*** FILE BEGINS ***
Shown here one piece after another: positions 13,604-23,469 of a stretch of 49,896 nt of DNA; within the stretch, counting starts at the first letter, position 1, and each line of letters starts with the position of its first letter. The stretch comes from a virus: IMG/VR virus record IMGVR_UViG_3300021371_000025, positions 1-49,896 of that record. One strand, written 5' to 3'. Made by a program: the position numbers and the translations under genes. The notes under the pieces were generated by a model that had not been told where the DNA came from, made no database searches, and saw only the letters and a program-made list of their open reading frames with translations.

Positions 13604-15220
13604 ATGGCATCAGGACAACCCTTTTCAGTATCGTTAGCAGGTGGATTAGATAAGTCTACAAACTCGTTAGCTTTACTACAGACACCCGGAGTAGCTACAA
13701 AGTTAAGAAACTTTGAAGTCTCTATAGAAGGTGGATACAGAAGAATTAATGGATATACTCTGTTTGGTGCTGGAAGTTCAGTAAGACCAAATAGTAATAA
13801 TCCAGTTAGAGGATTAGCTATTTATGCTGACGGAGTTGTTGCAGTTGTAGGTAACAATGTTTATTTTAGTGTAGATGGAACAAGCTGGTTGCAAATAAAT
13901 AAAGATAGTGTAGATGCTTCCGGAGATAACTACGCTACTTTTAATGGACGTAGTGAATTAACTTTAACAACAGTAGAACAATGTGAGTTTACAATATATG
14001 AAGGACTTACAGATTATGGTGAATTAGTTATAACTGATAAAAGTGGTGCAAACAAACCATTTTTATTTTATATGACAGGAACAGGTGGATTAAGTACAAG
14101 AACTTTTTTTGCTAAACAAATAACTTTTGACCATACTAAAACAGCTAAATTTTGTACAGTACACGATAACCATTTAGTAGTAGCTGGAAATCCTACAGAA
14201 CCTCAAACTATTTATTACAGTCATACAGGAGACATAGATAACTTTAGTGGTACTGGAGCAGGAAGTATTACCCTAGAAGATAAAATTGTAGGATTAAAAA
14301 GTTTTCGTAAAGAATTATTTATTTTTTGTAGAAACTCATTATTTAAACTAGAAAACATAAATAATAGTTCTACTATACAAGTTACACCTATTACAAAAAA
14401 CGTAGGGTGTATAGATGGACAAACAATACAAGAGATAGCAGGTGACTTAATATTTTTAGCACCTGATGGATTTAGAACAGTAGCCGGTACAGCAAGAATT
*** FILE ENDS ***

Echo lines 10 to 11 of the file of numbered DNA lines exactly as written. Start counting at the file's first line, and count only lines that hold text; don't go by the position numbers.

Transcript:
14301 GTTTTCGTAAAGAATTATTTATTTTTTGTAGAAACTCATTATTTAAACTAGAAAACATAAATAATAGTTCTACTATACAAGTTACACCTATTACAAAAAA
14401 CGTAGGGTGTATAGATGGACAAACAATACAAGAGATAGCAGGTGACTTAATATTTTTAGCACCTGATGGATTTAGAACAGTAGCCGGTACAGCAAGAATT